For the past two years Winter quarter has brought incredible levels of stress. Not only do I teach an extra half class every Winter, but I also have tons of preparation for the SIGCSE Symposium which happens in the late Winter each year. But occasionally something will drag me out of my work haze, and yesterday that something was a CRA report on the latest computer science enrollment boom. Titled Generation CS, the report summary starts:

Across the United States and Canada, universities and colleges are facing a significant increase in enrollment in both undergraduate computer science (CS) courses and programs. The current enrollment surge has exceeded previous CS booms, and there is a general sense that the current growth in enrollment is substantially different than that of the mid-1980s and late 1990s.

I have to start by admitting that I haven’t read the whole report, although I certainly plan to as soon as Winter quarter ends. But the authors have done a great job in breaking things up so that you can dive into the pieces that interest you. And there were two of them.

First, it appears that non-major enrollment is CS is booming. They provide a lot more details in the relevant section, but in short, in every level of course except for the upper-level courses, non-major enrollment growth is outpacing growth in enrollment by majors. This is much different than in previous booms. For those of us who are convinced that there is real innovation to be done by people in other disciplines who know something significant about computing, this is exciting and welcome news.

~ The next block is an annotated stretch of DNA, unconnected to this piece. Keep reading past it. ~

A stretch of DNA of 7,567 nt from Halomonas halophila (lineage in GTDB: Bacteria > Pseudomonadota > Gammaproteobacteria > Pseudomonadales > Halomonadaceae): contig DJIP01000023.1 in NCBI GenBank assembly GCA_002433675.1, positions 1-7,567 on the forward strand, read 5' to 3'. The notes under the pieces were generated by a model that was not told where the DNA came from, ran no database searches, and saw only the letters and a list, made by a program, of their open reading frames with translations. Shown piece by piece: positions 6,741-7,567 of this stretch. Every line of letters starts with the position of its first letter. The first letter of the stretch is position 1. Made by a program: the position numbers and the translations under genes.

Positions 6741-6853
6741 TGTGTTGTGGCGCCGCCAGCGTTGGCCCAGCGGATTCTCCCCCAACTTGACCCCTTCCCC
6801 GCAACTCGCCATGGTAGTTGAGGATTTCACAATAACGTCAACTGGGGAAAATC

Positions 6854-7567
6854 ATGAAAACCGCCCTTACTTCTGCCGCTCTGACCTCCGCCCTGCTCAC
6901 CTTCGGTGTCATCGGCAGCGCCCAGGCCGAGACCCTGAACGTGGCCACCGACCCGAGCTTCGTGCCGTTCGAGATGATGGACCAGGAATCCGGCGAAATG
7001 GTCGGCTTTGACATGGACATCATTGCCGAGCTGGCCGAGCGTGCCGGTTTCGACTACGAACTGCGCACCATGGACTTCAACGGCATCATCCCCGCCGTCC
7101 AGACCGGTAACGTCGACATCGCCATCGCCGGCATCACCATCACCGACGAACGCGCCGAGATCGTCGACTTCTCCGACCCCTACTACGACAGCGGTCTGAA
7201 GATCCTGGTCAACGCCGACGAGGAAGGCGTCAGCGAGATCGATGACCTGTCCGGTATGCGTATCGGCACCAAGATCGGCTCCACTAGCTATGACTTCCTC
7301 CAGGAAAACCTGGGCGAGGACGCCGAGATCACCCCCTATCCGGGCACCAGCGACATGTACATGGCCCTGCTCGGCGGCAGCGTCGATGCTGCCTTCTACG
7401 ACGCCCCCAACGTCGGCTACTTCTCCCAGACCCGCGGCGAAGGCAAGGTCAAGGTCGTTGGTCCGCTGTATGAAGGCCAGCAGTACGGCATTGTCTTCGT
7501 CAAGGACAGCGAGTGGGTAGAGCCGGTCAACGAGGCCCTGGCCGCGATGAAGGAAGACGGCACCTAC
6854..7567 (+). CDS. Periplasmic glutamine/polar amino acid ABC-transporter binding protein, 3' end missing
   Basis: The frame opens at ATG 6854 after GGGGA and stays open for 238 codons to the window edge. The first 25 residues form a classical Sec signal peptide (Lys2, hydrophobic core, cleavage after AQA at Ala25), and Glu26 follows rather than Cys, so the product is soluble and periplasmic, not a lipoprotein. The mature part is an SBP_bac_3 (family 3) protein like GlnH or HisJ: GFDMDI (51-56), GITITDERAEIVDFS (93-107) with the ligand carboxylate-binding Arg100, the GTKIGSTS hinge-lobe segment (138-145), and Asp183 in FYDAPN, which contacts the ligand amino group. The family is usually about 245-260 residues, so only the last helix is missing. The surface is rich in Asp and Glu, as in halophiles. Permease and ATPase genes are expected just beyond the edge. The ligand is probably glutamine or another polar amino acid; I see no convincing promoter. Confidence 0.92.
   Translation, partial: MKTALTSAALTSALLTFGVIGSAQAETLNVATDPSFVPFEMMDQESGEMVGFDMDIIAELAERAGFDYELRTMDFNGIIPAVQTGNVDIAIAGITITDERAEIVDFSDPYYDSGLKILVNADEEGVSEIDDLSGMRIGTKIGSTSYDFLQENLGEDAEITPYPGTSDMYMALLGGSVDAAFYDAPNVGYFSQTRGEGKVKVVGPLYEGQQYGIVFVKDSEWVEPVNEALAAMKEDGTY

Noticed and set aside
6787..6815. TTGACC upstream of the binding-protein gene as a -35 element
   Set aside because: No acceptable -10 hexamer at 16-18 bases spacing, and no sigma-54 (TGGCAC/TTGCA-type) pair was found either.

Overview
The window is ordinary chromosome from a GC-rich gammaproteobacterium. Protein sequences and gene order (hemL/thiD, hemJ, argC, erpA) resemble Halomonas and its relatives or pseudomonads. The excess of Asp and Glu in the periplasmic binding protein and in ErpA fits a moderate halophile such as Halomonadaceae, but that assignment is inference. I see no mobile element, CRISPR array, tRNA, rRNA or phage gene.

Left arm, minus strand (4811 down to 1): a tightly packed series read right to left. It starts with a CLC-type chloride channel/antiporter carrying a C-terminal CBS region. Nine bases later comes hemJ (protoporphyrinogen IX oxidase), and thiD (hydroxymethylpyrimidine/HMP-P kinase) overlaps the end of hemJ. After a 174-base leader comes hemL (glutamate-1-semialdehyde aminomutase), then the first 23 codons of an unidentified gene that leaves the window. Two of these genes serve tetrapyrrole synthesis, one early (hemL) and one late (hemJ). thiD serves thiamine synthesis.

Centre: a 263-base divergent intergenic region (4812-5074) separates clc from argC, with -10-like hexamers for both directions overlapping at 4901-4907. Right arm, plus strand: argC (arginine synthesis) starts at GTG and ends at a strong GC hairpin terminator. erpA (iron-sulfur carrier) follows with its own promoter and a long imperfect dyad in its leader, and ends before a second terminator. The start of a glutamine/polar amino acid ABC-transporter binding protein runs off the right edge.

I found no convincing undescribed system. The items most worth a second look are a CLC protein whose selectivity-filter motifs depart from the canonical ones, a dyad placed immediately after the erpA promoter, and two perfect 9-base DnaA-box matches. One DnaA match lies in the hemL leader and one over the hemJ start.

Second, the worries that many have had that another boom would result in yet more drops in diversity in computing isn’t without merit. The report states:

The CRA Enrollment Survey shows that the percentage of women has grown in all three of the CS major courses surveyed from 2005 to 2015 for both doctoral-granting and non-doctoral granting units.

But the growth in underrepresented students isn’t uniform, and it lags in some places, for example in upper-level courses for women and in certain institutions for minorities. I think we need to all stay cognizant of the idea that approaches to handle this boom need to be constructed to not negatively impact underrepresented groups.

There is much more there, of course, and I haven’t even adequately summarized the two sections that I mentioned. So you should definitely read the whole thing. I know I will as soon as Winter quarter loosens its grip on me.

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